The film adaption is faithful to the original text because it maintains roughly the same major plot points and themes. The plot of the novel is complicated; it utilizes epistolary and frame story techniques to convey a tale of many characters in many different points in time and the way they connect to each other. The book begins with Warren, an aspiring discoverer sailing through dangerous, icy waters along with his crew. He rescues a dying Victor Frankenstein from the ice. As they grow acquainted, Frankenstein realizes Warren is headed down the road of destruction he has already traveled, and this is his incentive to tell the readers alongside Warren his tale, cautionary one against the pursuit of knowledge, "When I reflect that you are pursuing the same course, exposing yourself to the same dangers which have rendered me what I am, I imagine that you may deduce an apt moral from my tale" (Shelly, 15). These events and themes are present in the 1994 film adaption as well, with minor variations. The faster paced nature of movies solicits a more dramatic and urgent encounter, but the basic ideas behind both tellings are faithful to one another, in a way that is uncommon in Frankenstein adaptions. Major plot points continue to roughly mirror each other with the creation of the creature, the creature's murders, and their repercussions.
Gothic Literature Enhanced Through Film
Frankenstein is one of the classic examples of Gothic literature, commonly used to study literary elements in education for its distinctive literary characteristics. Some of these elements of Gothic Literature, however, are clearly demonstrated not in the textual but in the thematic version of the story. One example is the use of weather to convey mood. Especially in the scenes on the boat, but also continued throughout the movie, weather is used as a tool to demonstrate suspense, anticipation, drama, sorrow, and even isolation. While these things are described in detail textually, "My voyage is only now delayed until the weather shall permit my my embarkation. The winter has been dreadfully severe, but the spring promises well" (Shelly, 7), their visual counterparts have a more dramatic and emotional effect on the viewers.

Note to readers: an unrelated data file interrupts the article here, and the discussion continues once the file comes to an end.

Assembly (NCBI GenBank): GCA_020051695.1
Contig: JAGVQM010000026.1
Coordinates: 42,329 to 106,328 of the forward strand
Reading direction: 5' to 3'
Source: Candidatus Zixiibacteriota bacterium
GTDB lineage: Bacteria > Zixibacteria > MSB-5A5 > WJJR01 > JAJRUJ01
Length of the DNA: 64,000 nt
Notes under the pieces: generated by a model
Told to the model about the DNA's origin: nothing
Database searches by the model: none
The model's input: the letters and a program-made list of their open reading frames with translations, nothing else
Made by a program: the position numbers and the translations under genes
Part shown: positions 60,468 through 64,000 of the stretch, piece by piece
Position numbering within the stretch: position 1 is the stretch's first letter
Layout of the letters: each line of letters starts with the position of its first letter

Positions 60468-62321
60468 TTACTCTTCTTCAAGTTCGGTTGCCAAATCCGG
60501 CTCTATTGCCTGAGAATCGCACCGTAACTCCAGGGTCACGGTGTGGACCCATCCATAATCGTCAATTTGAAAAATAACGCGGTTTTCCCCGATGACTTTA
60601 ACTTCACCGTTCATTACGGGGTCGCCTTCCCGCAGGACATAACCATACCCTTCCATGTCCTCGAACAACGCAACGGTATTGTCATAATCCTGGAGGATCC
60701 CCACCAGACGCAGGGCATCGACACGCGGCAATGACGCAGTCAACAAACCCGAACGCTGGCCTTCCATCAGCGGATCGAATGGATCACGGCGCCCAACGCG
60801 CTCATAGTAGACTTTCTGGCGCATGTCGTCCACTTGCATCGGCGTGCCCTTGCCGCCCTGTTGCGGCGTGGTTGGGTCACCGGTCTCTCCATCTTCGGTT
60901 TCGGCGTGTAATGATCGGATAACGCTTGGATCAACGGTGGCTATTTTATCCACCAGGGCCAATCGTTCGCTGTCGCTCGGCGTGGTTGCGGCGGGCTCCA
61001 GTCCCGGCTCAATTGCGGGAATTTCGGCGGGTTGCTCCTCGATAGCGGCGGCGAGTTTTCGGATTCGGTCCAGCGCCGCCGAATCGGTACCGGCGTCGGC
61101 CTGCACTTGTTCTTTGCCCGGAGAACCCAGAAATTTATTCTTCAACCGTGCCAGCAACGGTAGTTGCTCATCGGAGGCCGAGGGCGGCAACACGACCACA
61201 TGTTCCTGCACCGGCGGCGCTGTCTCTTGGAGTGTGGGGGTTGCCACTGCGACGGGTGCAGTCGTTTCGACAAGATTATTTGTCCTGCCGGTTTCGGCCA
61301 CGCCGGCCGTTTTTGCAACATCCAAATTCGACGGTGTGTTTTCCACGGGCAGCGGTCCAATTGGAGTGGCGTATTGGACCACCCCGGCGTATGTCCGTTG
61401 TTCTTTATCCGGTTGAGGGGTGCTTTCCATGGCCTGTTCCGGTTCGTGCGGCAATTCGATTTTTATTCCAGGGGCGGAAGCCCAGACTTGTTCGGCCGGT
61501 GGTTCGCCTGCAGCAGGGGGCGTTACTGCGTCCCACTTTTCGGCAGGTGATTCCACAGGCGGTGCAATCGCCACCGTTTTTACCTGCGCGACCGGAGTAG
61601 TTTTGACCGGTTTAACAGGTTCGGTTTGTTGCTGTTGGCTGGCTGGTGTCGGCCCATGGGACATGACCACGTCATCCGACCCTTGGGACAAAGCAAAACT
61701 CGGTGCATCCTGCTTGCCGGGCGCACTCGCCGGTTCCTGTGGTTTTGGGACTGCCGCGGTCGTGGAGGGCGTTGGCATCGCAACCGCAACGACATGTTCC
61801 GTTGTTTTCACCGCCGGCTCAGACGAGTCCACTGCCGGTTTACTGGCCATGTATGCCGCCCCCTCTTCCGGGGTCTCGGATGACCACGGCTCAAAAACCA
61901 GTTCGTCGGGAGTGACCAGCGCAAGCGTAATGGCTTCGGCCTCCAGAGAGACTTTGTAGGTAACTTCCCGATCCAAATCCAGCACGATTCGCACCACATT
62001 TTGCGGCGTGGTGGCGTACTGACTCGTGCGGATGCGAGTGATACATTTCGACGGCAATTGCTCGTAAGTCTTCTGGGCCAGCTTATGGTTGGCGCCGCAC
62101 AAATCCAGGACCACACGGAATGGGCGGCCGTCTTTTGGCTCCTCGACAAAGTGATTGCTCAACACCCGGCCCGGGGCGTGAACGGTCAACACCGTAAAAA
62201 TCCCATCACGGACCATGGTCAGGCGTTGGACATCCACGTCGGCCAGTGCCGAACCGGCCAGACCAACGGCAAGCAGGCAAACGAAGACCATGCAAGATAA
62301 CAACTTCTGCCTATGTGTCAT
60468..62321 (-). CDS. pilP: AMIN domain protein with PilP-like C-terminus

The nature of the two mediums naturally develop characters in different ways. The novel is epistolary, told in past tense through the remembered account of one of the characters. The result of this is characterization achieved directly, through statements of their character or another's, "[Frankenstein's father] was respected by all who knew him for his integrity and indefatigable attention to public business" (Shelly, 17). Film, a visual, sensory medium utilizes more omniscient, observant tools of characterization. Instead of declarations of a happy childhood, huge houses, happy people, and extravagant parties are shown in detail that is not possible when a characters is reminiscing the story. Film techniques such as dialogue and costumes along with acting techniques like facial expression and body language are used to characterize. The characters become more outspoken and emotive, they have less lengthy inner contemplation, and the driving conflicts become more external, in order to create a comprehensive story without the written word.
Aspects of horror are prominent in both the film and novel, but in different ways and with different effects. The novel described situations, characters, and most of all, it conveyed emotions of fear, guilt, and anticipation which characterize it as a horror novel, "I have love in me the likes of which you can scarcely imagine and rage the likes of which you would not believe. If I cannot satisfy the one, I will indulge the other" (Shelly, 135). Through the context of film, however, some horrifying aspects of the story come alive through the utilization of music and pacing. The viewer, as apposed to the reader, is consumed with individual moments and conflicts that are not as closely experienced in the novel, as it is told in a removed past tense. The effect of these tools the film uses is a story that draws upon emotions of fear and uncertainty not as prominent in a textual piece of fiction.